CFTC votes against more oversight for carbon market

WASHINGTON Tue Apr 27, 2010 4:08pm EDT

Traders work in the Crude, Gasoline and Heating Oil Futures pit at the New York Mercantile Exchange May 19, 2009. REUTERS/Shannon Stapleton

Traders work in the Crude, Gasoline and Heating Oil Futures pit at the New York Mercantile Exchange May 19, 2009.

Credit: Reuters/Shannon Stapleton

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WASHINGTON (Reuters) - The top U.S. futures regulator, attempting to throw more light on contracts traded on unregulated exchanges, ruled on Tuesday to extend oversight to seven energy contracts because of the important role they play in setting the price for a commodity.

The decision by the U.S. Commodity Futures Trading Commission comes as Congress presses for an overhaul of U.S. financial regulation -- including tough rules for the derivatives market -- and as the CFTC considers a crack-down on speculative trades in the energy and metals arenas.

The CFTC last year identified more than 40 contracts listed on electronic markets that might merit closer supervision, mostly for electric power and natural gas.

Congress had empowered the agency to look at the contracts as it sought to close the so-called Enron loophole that allowed futures contracts to be traded on exempt electronic platforms with little government oversight.

The regulator said on Tuesday seven contracts owned by the IntercontinentalExchange Inc met the criteria for additional oversight, but 16 other energy contracts -- including five owned by the Natural Gas Exchange Inc -- did not require more rules.

A carbon contract owned by the Chicago Climate Exchange Inc also did not meet the criteria for additional oversight.

"This process will bring under federal oversight certain contracts that can affect prices -- prices that consumers pay for myriad commodities," said Bart Chilton, a CFTC commissioner.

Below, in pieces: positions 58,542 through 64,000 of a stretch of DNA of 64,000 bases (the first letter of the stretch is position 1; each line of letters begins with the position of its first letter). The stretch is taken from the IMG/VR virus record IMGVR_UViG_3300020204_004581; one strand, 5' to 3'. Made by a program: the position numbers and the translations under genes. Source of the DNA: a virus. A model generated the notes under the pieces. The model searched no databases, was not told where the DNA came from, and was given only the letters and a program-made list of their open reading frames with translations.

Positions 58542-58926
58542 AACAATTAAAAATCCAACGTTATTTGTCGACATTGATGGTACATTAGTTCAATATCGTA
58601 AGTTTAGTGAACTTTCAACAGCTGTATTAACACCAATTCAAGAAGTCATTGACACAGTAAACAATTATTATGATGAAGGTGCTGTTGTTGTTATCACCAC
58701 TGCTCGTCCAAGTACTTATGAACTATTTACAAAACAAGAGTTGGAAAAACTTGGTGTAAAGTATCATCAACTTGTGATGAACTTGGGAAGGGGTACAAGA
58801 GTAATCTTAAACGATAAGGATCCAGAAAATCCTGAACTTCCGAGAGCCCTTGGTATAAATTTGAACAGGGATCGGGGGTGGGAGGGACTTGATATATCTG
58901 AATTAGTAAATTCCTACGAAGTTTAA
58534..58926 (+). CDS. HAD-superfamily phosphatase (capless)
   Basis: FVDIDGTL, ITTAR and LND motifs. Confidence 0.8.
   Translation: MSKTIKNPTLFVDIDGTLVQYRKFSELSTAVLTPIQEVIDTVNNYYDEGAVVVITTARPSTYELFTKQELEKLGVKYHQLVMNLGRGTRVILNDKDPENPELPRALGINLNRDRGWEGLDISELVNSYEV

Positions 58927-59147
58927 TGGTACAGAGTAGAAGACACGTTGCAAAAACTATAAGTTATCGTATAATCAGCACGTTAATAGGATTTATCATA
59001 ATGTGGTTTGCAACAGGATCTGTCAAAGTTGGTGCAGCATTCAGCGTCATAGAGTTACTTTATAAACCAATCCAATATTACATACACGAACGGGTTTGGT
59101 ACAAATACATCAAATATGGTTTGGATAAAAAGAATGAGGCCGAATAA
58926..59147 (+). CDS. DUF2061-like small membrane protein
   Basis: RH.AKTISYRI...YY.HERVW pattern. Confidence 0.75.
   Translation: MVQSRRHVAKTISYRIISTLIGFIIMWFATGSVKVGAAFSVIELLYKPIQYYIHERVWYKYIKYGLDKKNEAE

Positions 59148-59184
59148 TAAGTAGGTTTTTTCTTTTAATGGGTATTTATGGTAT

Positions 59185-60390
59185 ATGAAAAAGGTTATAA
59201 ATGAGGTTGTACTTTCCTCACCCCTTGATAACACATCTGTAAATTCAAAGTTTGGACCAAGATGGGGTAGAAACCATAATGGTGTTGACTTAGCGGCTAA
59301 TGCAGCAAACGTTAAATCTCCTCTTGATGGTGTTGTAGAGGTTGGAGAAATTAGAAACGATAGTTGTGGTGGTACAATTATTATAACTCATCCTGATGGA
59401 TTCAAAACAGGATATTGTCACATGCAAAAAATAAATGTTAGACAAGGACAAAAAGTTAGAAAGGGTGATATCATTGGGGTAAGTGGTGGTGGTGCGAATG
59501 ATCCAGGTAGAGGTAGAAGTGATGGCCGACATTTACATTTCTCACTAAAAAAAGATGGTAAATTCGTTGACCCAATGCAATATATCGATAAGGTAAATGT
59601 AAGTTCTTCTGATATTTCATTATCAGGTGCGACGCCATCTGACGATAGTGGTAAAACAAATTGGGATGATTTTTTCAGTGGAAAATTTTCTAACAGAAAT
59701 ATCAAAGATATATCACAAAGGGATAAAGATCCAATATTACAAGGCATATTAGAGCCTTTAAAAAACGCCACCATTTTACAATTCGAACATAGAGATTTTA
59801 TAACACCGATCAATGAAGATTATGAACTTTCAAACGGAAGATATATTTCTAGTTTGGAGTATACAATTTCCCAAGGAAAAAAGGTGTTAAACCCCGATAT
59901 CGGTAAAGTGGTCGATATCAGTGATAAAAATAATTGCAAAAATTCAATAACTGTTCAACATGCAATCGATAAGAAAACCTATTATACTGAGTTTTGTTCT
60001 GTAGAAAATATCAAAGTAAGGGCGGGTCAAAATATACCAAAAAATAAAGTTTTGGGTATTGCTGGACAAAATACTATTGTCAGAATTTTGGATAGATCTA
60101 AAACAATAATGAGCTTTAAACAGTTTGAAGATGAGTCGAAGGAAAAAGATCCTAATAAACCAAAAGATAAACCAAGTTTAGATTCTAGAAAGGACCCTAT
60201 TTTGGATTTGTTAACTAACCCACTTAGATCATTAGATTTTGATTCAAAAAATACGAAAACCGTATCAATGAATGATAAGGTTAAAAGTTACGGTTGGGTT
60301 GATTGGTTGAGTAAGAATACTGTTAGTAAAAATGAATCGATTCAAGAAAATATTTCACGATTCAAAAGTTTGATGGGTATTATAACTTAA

A 2008 law allows the CFTC to determine if contracts on exempt commercial markets perform "significant price discovery functions." If CFTC decides contracts perform a significant price discovery function, a broader array of reporting and record keeping rules come into force. The contracts also can be subject to CFTC position limits.

Last year, the CFTC determined ICE's natural gas contract played a significant role in price discovery.

It currently is reviewing 17 more contracts, mostly electricity, to see if they require additional oversight. The CFTC expects to complete the review within a few months.

The work by the CFTC to determine which contracts play a significant role in price discovery could be moot if legislation in Congress does away with exempt markets.

Instead, trading facilities would be regulated as swap execution facilities -- subjected to similar or even enhanced CFTC authority, according to the agency.

CFTC Chairman Gary Gensler said the Enron loophole should serve as a lesson for Congress as it crafts regulatory reform legislation and faces pressure to grant exemptions from regulation in the energy market, particularly natural gas and electricity.

"It feels like for me deja vu when people are suggesting exemptions for energy contracts in a very similar way," said Gensler, who worked on the Commodity Futures Modernization Act in 2000 that created exempt commercial markets and blocked the credit default swap market from oversight.

"I hope we can have the discipline, and Congress hopefully will have the discipline, to learn from these lessons," he said.

(Editing by Alden Bentley, Lisa Shumaker and Walter Bagley)

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